Since the collapse of the new-car market in 2008, industry participants have talked about a “new normal” for car sales. The argument was that the prior 17-million-unit sales pace was inflated, and 14 million units was a more appropriate rate based on population figures and driving habits. Manufacturers have since recalculated production volumes and reduced headcount accordingly.
While adjustments were made on the new-car side, the used-car market has been strengthening. Limited availability of used cars has prompted a rise in auction values. Manheim’s Used Vehicle Value Index topped 126 in March and April, a level reached only three other times.
But what goes up must come down, lenders say, as they anticipate a decline in used-car values. The key questions, though, are when and how much.
During a session at the Auto Finance Risk Summit this week, Teresa Eller, consumer installment credit risk manager at M&T Bank, proposed that the decline might be muted. Her rationale: There may be a “new normal” for used-car values, considering the high quality of vehicles being produced these days.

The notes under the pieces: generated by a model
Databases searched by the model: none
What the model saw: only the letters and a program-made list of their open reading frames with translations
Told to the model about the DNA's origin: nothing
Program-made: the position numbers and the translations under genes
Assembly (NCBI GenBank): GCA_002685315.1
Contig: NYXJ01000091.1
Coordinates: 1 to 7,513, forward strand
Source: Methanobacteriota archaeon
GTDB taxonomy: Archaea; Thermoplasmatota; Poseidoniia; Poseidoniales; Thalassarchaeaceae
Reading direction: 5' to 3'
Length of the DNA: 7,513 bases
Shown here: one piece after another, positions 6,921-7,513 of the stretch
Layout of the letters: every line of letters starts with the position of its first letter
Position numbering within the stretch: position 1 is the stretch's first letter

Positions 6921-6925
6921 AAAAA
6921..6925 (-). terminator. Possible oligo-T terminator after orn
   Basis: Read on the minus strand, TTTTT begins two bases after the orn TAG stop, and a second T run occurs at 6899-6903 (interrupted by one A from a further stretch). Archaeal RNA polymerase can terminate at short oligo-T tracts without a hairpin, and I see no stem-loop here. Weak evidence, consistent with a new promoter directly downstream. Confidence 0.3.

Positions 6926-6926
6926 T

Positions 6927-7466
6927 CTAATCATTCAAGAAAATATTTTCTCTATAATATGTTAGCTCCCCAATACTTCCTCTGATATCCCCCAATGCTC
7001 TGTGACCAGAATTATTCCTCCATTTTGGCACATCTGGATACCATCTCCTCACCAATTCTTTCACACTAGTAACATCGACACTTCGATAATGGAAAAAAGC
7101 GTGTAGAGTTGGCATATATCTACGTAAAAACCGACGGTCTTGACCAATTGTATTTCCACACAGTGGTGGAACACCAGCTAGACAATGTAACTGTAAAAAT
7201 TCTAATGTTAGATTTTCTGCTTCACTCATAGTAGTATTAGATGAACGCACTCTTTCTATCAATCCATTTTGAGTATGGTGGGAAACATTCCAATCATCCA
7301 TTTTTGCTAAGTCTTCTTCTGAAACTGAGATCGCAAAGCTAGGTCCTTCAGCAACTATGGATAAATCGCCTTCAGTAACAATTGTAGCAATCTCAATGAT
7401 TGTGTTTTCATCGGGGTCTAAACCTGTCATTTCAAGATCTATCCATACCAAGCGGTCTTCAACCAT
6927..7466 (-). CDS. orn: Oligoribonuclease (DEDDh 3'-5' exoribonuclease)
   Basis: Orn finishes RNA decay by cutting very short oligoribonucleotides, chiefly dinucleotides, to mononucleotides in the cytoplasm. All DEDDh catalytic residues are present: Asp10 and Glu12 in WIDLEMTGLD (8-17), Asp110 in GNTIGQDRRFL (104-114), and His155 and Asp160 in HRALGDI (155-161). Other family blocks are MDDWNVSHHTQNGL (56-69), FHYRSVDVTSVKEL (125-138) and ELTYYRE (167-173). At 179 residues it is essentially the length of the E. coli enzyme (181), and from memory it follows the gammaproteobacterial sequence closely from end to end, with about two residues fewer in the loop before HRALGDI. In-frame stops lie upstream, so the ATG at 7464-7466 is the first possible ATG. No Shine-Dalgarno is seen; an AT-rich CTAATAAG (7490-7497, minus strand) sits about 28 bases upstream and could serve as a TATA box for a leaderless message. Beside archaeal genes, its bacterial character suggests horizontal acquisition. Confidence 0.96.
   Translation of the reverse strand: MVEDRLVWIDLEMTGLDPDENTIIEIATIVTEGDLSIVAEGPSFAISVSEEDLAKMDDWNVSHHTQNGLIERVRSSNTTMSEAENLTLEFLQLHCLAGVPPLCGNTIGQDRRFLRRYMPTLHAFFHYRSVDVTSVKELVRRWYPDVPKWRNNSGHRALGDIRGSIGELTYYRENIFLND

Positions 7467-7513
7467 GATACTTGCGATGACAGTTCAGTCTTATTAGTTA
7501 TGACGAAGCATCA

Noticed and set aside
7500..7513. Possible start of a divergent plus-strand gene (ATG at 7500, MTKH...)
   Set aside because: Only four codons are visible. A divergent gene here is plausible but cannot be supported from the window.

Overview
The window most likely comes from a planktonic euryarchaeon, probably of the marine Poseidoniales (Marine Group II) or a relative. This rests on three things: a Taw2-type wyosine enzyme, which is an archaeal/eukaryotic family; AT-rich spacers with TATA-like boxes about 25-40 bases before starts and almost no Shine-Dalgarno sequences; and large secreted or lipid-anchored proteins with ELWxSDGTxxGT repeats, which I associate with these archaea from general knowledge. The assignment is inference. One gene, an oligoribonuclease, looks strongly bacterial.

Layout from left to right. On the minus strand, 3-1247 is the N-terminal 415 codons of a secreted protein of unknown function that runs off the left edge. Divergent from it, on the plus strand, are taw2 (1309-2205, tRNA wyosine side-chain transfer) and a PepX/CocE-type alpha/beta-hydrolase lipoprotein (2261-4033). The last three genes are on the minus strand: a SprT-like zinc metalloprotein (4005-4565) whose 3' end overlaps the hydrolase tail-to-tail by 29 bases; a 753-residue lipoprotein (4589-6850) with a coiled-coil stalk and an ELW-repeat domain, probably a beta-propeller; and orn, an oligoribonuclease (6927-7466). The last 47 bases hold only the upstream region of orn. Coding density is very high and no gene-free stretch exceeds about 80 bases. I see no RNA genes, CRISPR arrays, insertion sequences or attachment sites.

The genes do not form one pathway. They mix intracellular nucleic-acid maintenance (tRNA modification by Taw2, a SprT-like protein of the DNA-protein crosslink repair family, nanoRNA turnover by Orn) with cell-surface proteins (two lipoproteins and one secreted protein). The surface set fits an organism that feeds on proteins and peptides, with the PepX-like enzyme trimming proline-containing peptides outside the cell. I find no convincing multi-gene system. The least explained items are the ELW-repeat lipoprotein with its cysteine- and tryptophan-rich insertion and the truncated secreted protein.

Data from the J.D. Powers 2012 Vehicle Dependability Study supports Eller’s vehicle-quality claim. “Overall long-term vehicle dependability is the strongest it has ever been, and the gap between initial quality and long-term dependability continues to close,” according to J.D. Power.
The Manheim Index was set to 100 in January 1995. It closed out that year at 100.9. Last year, the index closed at 125.1. And in 11 of the past 17 years, the index has exceeded 110.
Is 115 the new baseline? 118? What’s your take?